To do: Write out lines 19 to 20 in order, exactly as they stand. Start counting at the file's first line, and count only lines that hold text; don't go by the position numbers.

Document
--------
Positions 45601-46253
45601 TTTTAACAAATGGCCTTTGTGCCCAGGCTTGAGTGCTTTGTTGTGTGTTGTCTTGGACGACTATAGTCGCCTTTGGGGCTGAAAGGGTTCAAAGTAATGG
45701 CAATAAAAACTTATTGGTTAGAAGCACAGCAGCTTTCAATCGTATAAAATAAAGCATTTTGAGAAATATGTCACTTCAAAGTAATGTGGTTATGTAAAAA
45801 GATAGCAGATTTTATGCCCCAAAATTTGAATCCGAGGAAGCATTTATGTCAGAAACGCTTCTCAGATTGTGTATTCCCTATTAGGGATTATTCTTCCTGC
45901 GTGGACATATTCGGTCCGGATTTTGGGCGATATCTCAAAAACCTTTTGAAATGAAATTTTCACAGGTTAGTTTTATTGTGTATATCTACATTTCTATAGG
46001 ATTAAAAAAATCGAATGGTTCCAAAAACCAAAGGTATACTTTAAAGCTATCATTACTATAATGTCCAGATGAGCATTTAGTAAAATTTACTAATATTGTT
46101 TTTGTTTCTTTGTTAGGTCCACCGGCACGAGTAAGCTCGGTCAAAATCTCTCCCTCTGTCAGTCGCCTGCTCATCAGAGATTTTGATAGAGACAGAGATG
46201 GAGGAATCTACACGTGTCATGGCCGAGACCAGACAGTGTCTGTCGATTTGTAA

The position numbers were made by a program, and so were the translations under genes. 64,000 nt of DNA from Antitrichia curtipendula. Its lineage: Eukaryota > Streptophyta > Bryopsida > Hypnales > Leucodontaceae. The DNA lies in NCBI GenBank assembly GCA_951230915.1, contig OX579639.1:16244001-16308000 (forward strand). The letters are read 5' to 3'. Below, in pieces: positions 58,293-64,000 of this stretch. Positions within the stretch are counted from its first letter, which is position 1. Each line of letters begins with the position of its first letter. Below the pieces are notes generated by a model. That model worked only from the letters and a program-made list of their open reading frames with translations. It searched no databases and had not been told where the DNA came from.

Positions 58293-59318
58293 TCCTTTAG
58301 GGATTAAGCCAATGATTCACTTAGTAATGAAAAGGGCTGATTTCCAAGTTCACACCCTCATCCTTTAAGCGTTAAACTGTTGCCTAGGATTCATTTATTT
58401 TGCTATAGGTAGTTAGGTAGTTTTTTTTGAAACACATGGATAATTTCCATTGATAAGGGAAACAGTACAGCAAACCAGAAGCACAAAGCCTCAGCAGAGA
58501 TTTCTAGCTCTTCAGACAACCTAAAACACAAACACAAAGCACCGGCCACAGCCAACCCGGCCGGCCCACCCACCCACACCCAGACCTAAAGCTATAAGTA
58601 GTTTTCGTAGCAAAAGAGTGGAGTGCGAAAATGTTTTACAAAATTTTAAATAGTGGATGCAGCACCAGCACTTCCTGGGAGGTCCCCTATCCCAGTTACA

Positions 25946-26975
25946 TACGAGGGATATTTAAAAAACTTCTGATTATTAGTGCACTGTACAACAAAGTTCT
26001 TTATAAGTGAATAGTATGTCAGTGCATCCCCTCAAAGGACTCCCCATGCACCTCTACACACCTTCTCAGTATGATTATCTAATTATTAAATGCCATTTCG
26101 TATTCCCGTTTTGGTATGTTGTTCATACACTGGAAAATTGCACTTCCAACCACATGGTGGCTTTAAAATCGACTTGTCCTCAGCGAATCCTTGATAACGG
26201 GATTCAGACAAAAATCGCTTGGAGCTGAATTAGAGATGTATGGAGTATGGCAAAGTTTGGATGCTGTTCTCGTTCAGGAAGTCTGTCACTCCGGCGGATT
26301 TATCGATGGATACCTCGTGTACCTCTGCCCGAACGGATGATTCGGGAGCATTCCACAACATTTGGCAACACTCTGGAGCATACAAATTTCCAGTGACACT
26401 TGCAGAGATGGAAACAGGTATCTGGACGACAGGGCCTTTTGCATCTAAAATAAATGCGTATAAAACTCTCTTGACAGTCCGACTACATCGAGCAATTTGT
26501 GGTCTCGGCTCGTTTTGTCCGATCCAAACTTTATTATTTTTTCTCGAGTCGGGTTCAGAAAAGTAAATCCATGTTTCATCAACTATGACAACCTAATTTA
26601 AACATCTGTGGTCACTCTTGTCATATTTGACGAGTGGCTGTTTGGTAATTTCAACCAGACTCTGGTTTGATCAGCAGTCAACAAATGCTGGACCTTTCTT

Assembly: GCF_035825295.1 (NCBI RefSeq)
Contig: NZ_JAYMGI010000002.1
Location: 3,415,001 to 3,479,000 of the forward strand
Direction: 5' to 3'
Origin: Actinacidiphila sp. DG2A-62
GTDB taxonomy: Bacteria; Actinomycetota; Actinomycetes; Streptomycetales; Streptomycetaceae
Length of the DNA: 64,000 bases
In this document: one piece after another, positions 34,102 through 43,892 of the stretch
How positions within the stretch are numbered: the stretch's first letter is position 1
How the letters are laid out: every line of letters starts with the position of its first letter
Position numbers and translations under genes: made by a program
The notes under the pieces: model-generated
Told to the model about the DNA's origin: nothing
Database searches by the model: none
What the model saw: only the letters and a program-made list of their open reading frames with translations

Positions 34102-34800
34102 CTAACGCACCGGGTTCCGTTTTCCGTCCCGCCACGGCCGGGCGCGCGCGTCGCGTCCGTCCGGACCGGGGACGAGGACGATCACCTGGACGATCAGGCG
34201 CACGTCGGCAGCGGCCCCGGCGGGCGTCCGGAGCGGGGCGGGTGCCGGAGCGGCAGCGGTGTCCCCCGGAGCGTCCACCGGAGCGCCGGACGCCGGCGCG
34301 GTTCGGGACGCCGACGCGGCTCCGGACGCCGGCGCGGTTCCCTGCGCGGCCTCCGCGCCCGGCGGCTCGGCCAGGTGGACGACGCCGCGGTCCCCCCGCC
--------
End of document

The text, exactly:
26101 TATTCCCGTTTTGGTATGTTGTTCATACACTGGAAAATTGCACTTCCAACCACATGGTGGCTTTAAAATCGACTTGTCCTCAGCGAATCCTTGATAACGG
26201 GATTCAGACAAAAATCGCTTGGAGCTGAATTAGAGATGTATGGAGTATGGCAAAGTTTGGATGCTGTTCTCGTTCAGGAAGTCTGTCACTCCGGCGGATT